And although his article was riddled with misleading and false information, for Finchem, the blog post is not out of character. The Republican legislator frequently traffics in ideas common on the far-right political fringe. He has described himself as a member of the Oath Keepers, an antigovernment militia movement, and sponsored legislation that would allow Arizona to ignore U.S. Supreme Court rulings.
In the August 15, 2017, blog post, Finchem denied that members of the American far-right were behind the violent "Unite the Right" rally, where one person was murdered and dozens injured by a neo-Nazi who rammed his car into a group of counterprotesters.
Days after the rally, Finchem wrote on his campaign website that reporters "are peddling the story that 'far right' and the far left are at each others throats, and that they are behind the violence that erupted in Charlottesville this past weekend."
"There is one problem with that story," Finchem continued, "and if the actors had any knowledge of history they would find the 'fake' in the fake story line. Oh, the violence was real, and the acts of those involved deplorable, but there was no 'far right' there."
Finchem proceeded to describe the Ku Klux Klan, whose members participated in the chaos at Charlottesville, as "an organization that has been with the Democrats since it was formed up during the post-civil war reconstruction period."
"What we are seeing is two Democrat mobs fighting for control and narrative foundation," Finchem wrote, apparently in reference to the white supremacists and anti-racists who clashed in Charlottesville. "Its [sic] hard to build a narrative without a bad guy, without bloodshed and without a victim."
To support his argument, Finchem pointed to a story on a conservative news website, which stated that "Unite the Right" rally organizer Jason Kessler supported Obama and the Occupy Wall Street movement.
Finchem's blog post echoes a common conspiracy theory circulated in fringe conservative media outlets after the rally turned deadly, framing Kessler as a government operative or Democratic plant who orchestrated the Charlottesville rally.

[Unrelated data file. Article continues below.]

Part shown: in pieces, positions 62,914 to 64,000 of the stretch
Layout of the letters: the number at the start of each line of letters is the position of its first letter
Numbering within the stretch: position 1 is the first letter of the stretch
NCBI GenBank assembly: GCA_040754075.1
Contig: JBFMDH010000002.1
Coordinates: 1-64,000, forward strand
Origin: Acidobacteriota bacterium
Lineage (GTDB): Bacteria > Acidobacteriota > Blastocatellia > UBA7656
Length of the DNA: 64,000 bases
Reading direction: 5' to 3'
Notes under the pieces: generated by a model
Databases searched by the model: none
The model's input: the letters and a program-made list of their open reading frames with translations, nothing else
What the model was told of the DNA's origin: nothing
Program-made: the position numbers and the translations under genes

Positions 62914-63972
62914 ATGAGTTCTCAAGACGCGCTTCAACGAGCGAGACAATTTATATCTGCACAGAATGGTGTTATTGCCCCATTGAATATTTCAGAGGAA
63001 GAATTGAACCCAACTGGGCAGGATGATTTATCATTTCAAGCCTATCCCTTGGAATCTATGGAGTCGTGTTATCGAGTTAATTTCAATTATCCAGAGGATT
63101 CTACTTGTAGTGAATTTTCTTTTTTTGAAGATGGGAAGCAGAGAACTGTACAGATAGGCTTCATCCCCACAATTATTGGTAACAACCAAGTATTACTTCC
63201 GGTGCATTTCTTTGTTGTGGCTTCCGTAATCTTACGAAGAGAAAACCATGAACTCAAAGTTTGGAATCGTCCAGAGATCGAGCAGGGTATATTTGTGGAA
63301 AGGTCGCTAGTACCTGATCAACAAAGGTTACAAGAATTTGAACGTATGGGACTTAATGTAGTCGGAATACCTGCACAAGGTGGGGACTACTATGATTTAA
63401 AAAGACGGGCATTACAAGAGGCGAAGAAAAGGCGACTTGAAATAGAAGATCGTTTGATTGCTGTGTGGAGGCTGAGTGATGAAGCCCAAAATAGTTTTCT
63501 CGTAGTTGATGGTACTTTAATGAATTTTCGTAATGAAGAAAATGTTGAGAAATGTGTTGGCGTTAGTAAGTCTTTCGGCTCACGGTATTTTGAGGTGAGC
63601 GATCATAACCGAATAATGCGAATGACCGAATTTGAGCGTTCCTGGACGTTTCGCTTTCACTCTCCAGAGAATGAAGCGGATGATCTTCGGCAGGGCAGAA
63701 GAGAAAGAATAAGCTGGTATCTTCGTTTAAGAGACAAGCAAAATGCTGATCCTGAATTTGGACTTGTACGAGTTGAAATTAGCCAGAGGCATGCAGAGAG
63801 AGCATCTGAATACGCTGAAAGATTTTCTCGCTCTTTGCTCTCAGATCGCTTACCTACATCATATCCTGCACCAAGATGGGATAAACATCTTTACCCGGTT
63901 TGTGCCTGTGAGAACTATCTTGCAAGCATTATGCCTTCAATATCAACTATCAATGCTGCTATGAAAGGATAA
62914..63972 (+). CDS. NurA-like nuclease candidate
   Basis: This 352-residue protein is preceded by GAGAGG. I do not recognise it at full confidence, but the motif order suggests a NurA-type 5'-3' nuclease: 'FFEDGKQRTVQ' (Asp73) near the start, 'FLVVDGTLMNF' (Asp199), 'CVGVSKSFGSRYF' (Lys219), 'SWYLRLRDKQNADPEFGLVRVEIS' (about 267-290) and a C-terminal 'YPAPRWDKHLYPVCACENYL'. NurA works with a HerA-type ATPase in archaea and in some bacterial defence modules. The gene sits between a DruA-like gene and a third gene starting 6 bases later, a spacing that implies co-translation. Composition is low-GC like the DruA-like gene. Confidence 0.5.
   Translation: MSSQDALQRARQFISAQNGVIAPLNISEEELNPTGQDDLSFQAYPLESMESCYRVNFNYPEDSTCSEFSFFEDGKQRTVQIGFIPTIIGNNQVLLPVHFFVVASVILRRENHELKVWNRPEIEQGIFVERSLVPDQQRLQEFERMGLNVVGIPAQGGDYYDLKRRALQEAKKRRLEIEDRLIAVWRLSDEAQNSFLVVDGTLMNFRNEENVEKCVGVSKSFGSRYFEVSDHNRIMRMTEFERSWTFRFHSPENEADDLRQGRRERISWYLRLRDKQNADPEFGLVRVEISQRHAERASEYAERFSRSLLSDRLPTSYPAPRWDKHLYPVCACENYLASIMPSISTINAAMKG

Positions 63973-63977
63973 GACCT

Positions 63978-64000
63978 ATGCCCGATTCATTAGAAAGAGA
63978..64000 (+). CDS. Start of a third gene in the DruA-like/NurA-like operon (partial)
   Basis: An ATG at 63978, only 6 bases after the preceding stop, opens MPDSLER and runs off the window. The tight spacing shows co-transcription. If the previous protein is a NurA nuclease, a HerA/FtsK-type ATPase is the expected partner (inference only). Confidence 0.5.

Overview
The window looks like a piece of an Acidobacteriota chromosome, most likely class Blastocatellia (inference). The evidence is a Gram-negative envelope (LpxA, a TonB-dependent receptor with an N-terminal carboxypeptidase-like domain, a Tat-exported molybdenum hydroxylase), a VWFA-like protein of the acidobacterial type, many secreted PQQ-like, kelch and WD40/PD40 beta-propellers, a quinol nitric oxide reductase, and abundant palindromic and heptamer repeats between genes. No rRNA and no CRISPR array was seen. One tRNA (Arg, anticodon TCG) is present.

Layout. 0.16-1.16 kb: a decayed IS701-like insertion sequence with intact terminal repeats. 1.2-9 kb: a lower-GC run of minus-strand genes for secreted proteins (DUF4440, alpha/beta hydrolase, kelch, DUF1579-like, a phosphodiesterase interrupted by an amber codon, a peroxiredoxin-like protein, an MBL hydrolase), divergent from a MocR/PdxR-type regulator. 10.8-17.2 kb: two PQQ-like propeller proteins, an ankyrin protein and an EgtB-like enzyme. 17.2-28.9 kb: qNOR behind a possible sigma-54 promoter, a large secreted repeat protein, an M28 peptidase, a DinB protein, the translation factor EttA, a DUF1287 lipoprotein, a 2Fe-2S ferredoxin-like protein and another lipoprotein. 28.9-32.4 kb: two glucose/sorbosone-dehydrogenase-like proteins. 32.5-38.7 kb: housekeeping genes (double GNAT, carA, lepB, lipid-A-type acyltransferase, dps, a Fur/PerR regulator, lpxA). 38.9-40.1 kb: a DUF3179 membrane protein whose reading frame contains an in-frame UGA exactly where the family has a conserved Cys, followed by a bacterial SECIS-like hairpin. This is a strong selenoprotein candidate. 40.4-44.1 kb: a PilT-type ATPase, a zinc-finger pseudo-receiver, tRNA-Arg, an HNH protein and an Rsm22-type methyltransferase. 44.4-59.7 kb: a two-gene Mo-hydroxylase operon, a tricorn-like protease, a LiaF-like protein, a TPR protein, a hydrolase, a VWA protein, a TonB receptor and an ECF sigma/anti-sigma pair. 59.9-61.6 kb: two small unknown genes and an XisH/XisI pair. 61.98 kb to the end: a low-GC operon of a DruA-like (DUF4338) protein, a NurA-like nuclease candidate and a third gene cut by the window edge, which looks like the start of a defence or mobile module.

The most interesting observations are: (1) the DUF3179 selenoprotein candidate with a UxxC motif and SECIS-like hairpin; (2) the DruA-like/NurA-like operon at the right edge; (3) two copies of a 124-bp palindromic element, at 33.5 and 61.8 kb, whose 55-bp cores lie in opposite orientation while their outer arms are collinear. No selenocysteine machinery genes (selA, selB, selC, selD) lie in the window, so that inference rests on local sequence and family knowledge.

Although Kessler voted for Obama in 2008 and attended a 2011 Occupy protest in Charlottesville, his evolving political views on race and "white identity" during Obama's second term brought him into the circle of the alt-right by the time Donald Trump won the presidency in 2016, according to the conspiracy-debunking website Snopes.
In his blog post, Finchem twice referred to Charlottesville as a PSYOP, a military term for "psychological operations" commonly used by conspiracy theorists.
"This is clearly a PSYOP to impugn those of us who stand for the rule of law and civil rights," Finchem wrote. "Kessler’s fictitious association is more like a parasite barnacle on the side of a ship, useless and unwanted."
"[This] has Deep State PSYOP written all over it," Finchem wrote in another instance.
In the aftermath of Charlottesville, Finchem wrote, Americans should condemn separatist groups and prosecute those who advocate violence.
"We must learn from history, not try to cover it up or obscure it by revision, or by removing the reminders of our uncivil past. We must be diligent to teach our children about the mistakes, missteps and misuse of government in order to train them in the way they should go in order to create a more perfect union," Finchem wrote.
Finchem is a former police officer and firefighter paramedic from Kalamazoo, Michigan, who now works as a realtor. A conservative Republican from Oro Valley, Finchem was first elected to represent District 11 at the Legislature in 2014.
His 2017 blog post on Charlottesville is not the first time Finchem has waded into feverish theories. Another article on his campaign website describes Obama as "taking every opportunity to install his ideological, totalitarian dictatorship."
"From the IRS working in concert with HHS, to the EPA, to the NSA, Barak [sic] Obama has loosed the hounds of government hell upon the American people. Arizona legislators have been engaged in pushing back, and the battle will grow even more intense during the next 3 years," Finchem wrote in 2013.